There was a question of justice. In that regard, Nixon had outsmarted his prosecutors. Not only had he escaped justice, Nixon walked away to an early retirement. As a final insult to the American people, the Department of Justice decided that:
a President who resigns before his official term of office expires is entitled to the same lifetime pension and benefits that are authorized other former Presidents. However, a President who is removed from office by impeachment forfeits his pension and related benefits
His well-chosen successor, Gerald Ford- the only president that was never actually elected- pardoned him. That pardon at the time was contested on purely semantic grounds. How, it was asked, can you pardon anybody who has not been found guilty of anything?
Later an even better case for impeachment might well have been made in the Reagan administration, specifically with regards to lying to Congress (and on several occasions.)
Prior to that, there had already been an excellent case for impeachment. The 1982 presidential order to send and maintain peace-keeping troops in Lebanon was questionable. But later it became a violation the War Powers Act.
The act forbids armed forces from remaining for more than 60 days, with a further 30 day withdrawal period, without an authorization of the use of military force or a declaration of war. American troops entered hostile territory in September 1982 and the bombing occurred October 23, 1983. The decision to place troops in imminent danger without the approval of Congress led to the deaths of 220 Marines, 18 sailors, and three soldiers when a suicide bomber destroyed the barracks.
This could easily have led to an impeachment had Congress decided to act.
Clinton and Bush
As we all know, President Clinton faced head-on the full impeachment inquiry, based entirely on charges that he lied to Congress about his involvement in a sex scandal. It was admittedly a sordid mess that did no credit to the office but was it actually a high crime? The Senate did not think it warranted the president's removal and threw the matter out without much discussion.
The system had worked. But at what cost to the man and the office? And as far as the impeachment, there were still unresolved questions. For example, it failed to clarify the precise definition of impeachable offenses or to establish a reasonable length for the process.
Over the years, the term "impeachment" has come to mean both indictment and conviction. But, as the Clinton history showed, there can both successful and unsuccessful impeachments. As in any court procedure, there are two stages, the indictment and investigation, and the verdict.
Anybody can make an accusation. However, that's not proof of guilt.
When the Senate threw out the impeachment of Clinton as baseless, it should have meant vindication. And yet, the long drawn-out well-publicized investigation was enough to permanently taint the Clinton presidency. Today, conservatives talk about the impeachment of Clinton but they speak less about the failure of their case.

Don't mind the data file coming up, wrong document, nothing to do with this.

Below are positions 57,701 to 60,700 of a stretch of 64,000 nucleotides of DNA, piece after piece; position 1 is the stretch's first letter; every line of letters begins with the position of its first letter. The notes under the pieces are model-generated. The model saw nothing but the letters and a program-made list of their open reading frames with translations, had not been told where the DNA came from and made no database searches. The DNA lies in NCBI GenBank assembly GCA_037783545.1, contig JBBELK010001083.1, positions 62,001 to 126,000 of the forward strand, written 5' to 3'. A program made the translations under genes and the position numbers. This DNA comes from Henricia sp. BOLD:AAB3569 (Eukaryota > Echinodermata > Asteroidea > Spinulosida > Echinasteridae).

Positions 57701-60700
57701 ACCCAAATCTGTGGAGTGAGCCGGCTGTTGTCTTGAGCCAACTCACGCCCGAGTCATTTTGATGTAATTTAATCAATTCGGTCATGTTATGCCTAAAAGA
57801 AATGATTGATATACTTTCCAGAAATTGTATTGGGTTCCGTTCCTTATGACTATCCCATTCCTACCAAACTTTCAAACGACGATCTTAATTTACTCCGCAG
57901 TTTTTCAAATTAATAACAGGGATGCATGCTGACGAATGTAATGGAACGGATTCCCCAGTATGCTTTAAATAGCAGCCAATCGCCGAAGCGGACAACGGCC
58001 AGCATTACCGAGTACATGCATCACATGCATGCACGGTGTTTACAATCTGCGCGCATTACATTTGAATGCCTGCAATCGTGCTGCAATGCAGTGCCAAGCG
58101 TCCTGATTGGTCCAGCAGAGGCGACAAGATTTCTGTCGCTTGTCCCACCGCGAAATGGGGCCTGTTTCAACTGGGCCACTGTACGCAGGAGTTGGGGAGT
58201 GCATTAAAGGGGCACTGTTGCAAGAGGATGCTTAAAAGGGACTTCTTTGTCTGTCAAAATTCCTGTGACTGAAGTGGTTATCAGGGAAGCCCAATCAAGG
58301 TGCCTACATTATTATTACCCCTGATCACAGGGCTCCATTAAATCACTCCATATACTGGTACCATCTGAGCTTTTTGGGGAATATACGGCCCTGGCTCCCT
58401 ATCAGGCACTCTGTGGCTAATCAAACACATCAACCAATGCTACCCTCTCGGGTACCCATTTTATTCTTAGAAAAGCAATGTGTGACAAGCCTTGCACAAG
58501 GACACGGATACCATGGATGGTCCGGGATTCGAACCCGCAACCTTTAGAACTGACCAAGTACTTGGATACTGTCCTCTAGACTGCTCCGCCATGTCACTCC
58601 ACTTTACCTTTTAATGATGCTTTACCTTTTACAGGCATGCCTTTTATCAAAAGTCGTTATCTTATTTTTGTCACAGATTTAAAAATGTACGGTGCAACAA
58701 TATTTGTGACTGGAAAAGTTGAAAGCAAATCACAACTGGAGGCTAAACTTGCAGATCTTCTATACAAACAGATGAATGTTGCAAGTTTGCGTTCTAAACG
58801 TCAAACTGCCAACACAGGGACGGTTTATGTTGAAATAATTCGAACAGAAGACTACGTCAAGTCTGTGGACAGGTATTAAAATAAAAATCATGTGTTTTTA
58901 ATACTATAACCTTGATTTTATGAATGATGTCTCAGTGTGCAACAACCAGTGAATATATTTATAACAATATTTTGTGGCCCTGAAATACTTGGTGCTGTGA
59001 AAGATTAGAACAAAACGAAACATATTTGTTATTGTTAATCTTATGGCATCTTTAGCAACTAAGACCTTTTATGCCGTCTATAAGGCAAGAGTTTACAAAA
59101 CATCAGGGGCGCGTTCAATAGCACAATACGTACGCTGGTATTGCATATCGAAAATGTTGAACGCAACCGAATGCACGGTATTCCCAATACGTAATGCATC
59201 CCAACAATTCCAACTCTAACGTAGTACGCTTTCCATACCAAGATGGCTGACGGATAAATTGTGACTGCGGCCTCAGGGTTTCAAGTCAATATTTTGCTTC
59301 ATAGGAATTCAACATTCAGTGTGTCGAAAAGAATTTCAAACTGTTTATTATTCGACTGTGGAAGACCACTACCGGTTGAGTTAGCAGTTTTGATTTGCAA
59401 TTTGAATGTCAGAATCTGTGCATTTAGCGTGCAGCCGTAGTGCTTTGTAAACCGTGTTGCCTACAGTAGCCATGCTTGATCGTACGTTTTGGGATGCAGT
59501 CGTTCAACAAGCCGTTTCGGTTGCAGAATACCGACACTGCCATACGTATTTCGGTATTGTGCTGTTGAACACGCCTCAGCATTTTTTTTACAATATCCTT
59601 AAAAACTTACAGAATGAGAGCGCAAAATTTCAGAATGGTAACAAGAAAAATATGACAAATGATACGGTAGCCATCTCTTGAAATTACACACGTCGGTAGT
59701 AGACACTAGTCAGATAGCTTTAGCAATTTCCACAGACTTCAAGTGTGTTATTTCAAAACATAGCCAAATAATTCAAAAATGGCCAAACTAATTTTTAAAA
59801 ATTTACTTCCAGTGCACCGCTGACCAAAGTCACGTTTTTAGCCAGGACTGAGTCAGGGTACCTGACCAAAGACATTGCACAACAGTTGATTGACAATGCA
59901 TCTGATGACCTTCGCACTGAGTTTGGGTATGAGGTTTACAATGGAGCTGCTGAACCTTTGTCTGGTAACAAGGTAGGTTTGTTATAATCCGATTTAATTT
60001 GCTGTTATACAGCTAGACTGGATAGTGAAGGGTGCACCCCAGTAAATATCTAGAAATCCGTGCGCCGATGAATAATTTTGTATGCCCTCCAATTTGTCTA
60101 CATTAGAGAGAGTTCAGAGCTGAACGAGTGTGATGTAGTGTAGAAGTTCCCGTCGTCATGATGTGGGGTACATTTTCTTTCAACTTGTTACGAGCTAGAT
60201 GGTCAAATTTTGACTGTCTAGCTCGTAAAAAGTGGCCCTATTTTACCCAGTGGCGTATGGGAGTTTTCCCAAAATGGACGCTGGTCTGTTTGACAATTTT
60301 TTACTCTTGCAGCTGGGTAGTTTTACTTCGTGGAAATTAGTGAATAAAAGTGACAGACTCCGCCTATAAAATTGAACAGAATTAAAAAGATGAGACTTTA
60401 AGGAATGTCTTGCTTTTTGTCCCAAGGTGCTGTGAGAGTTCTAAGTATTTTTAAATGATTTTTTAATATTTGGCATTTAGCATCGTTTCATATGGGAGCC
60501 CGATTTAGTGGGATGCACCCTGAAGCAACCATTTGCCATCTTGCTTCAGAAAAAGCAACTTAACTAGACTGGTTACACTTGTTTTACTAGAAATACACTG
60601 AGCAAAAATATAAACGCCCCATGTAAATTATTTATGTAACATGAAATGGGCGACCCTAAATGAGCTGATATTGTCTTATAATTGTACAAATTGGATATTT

Clinton did lie to Congress but it was, the Senate decided, not a serious enough crime to warrant being removed from office. Clinton was not the first president to lie to Congress by any means.
Was this much personal scrutiny into the president's personal life actually what the Founding Father's had in mind when they created the impeachment process? The American public did not think so. According to a Gallup poll in December 1998, Clinton had a staggering 73% job approval rating from the American public while 54% of Americans agreed that the Republicans in Congress have abused their Constitutional authority.
A few years later, in the Bush administration, impeachment charges were discussed on much more serious charges. There was, in fact, a list of charges and all of them could legitimately be called "high crimes."
A resolution, H.Res. 1258, was introduced on June 11, 2008 and included a full 35 articles, involving a wide variety of alleged crimes. Among the charges listed in the resolution were the false justification for the invasion of Iraq, for spying and or wiretapping inside the United States, use of signing statements, failing to Comply with Congressional Subpoenas.
Despite the seriousness of the charges, the impeachment of George Bush went nowhere at all. A comparison between the two cases, Clinton and Bush, shows pretty clearly what is wrong with the impeachment process.
The Imaginary Impeachments of President Obama
The subject of impeachment has come up repeatedly come up starting as soon as Obama took office. Questions about his birth certificate kicked things off but soon enough the impeachment drum was banged for a series of allegations.
Some of the charges were even stranger than that. For example, in 2010, Republican Rep. Darrell Issa (Calif.) argued that offering Representative Joe Sestak (D-Penn.) a job to in the White House is an impeachable offense. Unfortunately for Rep. Issa, not only did the allegations never gain any traction with the media, but a few months later Issa was forced to take back his statement.